"It's impossible to say what's 'best' for everyone, of course," reads BusinessWeek's introduction to America's 50 Best Cities, hinting that not even the magazine itself can take another 50-photo slideshow seriously anymore. This list in particular is important however, because for local readers of Bloomberg's BusinessWeek it will be a nice way to validate the wildly overpriced real estate they just bought.

Harnessing all of BusinessWeek's extensive knowledge of ranking things, the magazine evaluated America's 100 largest cities based on the usual, generic criteria like "leisure attributes," "educational attributes," crime, and air quality. After crunching the numbers from a private real estate data firm, the magazine concluded that San Francisco is America's best city. What makes us so great? Well, not the chilly August we just had or the real estate market, obviously. We did get high marks on education, though. San Francisco also scored points for its "lively arts scene" and "plethora of food trucks," among the many other splendid leisure options.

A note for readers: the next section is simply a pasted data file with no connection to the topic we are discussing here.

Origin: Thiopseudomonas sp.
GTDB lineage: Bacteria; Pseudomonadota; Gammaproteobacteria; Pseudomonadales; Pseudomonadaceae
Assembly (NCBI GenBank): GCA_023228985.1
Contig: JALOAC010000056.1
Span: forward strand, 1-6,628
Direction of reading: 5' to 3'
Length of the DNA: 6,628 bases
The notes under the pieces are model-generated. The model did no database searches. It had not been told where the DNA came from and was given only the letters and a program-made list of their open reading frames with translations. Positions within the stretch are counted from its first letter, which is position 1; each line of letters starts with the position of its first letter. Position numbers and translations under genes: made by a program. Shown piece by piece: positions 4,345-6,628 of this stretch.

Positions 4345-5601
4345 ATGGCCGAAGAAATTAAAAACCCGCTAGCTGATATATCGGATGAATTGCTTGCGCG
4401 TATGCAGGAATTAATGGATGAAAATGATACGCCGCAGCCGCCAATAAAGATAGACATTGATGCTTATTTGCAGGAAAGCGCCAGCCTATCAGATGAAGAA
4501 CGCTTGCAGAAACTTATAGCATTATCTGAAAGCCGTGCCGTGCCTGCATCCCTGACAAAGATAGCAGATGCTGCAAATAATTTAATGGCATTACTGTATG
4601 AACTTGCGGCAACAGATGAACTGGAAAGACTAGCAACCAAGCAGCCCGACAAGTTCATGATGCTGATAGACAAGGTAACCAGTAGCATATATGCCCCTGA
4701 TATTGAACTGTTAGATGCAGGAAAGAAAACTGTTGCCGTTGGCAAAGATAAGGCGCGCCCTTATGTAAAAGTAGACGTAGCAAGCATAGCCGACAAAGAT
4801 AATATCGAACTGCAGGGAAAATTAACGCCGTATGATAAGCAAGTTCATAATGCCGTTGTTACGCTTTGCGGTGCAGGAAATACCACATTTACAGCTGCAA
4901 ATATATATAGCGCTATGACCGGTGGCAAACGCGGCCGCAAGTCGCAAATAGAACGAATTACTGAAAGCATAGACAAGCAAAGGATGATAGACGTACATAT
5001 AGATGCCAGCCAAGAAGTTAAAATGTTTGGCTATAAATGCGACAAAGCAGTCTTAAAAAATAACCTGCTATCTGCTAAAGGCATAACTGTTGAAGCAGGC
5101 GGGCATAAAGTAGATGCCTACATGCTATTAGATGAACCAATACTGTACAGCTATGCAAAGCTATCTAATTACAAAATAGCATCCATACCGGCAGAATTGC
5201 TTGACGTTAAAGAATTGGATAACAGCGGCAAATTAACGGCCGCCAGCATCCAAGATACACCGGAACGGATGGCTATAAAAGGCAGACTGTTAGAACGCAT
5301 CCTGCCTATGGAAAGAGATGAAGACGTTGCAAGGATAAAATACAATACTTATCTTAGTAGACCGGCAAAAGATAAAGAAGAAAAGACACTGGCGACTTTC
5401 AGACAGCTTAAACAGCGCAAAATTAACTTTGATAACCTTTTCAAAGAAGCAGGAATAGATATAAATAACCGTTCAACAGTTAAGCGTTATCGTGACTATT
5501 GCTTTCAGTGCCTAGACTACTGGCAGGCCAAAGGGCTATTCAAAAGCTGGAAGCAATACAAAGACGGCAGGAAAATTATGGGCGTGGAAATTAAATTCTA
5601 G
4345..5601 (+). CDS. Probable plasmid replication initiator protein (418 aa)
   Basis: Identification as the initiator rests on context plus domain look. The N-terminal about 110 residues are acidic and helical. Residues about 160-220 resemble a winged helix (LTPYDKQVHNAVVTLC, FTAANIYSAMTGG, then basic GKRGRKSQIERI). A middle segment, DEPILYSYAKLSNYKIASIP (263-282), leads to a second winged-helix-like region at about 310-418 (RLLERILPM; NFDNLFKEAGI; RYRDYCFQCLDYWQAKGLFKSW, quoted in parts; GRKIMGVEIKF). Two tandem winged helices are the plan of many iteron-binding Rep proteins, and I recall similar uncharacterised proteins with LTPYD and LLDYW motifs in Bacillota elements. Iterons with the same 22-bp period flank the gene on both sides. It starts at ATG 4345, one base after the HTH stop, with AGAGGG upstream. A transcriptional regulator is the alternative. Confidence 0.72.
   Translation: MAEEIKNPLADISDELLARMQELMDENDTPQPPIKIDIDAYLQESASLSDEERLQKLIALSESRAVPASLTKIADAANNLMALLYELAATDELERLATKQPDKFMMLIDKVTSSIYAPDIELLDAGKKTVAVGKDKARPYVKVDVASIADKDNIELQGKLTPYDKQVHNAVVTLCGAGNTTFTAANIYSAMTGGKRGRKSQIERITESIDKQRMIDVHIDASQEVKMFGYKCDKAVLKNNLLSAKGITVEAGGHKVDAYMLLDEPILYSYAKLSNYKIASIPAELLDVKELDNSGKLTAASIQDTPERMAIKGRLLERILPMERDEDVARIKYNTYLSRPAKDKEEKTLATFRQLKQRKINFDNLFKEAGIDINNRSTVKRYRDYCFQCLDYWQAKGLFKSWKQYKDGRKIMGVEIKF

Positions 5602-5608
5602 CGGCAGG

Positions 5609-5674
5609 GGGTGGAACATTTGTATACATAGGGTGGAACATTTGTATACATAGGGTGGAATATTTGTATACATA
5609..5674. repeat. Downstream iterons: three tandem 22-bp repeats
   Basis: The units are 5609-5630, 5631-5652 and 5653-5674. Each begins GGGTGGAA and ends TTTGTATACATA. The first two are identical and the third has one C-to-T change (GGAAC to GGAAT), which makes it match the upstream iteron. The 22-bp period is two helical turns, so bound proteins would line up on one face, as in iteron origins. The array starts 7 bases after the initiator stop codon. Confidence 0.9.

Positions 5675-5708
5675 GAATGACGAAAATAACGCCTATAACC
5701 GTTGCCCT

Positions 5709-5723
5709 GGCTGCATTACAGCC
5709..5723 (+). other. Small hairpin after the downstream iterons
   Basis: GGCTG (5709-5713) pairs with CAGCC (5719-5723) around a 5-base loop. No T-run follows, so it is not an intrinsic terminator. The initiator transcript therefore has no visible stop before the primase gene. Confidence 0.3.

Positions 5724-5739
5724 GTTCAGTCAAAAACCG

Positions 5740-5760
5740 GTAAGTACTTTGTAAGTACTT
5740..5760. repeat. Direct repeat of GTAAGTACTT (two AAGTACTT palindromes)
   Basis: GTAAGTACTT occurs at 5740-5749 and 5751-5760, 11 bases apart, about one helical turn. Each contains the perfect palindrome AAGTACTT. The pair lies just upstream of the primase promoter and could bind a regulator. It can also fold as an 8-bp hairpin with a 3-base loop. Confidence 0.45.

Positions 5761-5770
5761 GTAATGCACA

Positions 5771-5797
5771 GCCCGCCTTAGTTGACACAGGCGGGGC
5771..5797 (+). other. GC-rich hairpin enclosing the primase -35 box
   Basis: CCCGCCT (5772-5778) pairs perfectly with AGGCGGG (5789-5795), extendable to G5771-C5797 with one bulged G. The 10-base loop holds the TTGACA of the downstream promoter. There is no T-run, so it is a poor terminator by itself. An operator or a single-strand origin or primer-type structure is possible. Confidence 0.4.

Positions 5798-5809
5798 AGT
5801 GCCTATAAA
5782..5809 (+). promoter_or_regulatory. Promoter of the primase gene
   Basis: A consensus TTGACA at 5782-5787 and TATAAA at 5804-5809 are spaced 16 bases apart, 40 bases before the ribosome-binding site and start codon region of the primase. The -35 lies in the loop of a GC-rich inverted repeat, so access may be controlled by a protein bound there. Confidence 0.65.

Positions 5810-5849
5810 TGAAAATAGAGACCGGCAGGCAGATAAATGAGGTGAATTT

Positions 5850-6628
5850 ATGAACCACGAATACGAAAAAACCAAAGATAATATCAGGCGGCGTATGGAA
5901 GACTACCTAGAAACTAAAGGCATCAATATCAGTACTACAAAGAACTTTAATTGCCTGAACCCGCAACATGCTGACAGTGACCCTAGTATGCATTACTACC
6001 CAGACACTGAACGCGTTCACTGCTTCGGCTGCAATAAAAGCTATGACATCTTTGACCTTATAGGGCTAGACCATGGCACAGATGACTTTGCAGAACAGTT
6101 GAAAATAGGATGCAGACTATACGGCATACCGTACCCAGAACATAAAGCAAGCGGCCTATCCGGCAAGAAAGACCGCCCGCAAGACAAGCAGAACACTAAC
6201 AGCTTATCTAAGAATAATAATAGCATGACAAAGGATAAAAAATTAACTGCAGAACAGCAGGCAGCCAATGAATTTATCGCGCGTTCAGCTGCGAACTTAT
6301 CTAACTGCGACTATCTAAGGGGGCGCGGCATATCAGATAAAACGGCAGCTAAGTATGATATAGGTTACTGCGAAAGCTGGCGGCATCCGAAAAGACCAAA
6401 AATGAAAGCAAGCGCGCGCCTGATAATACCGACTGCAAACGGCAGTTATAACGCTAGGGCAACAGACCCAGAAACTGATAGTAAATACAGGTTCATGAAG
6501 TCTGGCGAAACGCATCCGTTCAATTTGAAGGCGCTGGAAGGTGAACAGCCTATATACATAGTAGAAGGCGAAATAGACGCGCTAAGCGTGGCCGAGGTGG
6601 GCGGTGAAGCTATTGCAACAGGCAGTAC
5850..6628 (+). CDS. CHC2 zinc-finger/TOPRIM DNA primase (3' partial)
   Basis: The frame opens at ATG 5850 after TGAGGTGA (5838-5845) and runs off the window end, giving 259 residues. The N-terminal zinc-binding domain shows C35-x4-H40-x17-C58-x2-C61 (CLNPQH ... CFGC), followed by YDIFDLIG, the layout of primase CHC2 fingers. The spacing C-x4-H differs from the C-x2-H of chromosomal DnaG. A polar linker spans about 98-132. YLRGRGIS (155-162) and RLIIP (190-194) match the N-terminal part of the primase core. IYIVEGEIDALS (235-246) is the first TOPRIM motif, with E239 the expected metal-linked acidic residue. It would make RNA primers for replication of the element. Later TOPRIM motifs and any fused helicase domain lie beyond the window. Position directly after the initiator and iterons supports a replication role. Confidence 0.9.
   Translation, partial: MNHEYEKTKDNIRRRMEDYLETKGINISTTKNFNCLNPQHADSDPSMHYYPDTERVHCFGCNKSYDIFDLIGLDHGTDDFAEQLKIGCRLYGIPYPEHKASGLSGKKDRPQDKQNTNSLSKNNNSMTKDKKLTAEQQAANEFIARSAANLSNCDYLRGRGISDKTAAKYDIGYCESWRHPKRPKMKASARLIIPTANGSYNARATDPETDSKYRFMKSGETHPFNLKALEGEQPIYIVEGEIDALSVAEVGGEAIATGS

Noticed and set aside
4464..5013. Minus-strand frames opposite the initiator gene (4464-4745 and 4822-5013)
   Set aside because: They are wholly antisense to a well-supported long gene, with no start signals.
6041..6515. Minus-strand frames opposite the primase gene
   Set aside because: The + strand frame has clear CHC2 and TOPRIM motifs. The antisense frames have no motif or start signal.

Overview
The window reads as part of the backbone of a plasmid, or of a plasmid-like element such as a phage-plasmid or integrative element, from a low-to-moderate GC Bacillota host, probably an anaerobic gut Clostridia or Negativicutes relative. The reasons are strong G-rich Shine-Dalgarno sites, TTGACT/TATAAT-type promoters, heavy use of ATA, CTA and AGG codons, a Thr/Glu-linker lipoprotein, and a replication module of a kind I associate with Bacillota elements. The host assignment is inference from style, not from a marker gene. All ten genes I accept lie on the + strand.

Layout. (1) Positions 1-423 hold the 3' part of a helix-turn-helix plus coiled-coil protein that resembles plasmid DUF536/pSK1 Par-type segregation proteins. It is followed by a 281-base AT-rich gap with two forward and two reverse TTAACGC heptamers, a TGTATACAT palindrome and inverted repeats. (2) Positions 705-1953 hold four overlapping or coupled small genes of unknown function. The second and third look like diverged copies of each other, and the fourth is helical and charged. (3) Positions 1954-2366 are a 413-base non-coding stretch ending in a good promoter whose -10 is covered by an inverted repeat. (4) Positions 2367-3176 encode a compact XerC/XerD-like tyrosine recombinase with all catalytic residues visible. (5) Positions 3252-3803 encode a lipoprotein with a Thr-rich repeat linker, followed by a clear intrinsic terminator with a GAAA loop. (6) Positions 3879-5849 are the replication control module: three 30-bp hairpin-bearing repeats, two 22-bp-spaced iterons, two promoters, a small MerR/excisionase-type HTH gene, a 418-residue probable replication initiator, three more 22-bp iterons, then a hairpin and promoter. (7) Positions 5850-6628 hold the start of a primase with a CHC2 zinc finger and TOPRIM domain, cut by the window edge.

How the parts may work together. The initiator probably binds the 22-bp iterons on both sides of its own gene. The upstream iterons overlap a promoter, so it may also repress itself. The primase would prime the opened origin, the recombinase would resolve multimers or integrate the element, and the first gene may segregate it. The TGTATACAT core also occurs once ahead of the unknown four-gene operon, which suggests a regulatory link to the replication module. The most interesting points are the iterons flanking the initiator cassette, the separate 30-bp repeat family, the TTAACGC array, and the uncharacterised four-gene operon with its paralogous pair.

In fact, the leisure category — things like number of restaurants, bars, museums, parks and sports teams — had the greatest weight in the survey. (Because having stuff to do all the time is pretty much the only reason why you'd pay this much rent.) Anyhow, if you're still questioning the methodology here, just remember they accurately placed Los Angeles as the 50th Best City in the country, which is basically the worst city.

Honorable Mentions: Oakland at 31 (chortle), Seattle at number 2, and New York trailing in 7th.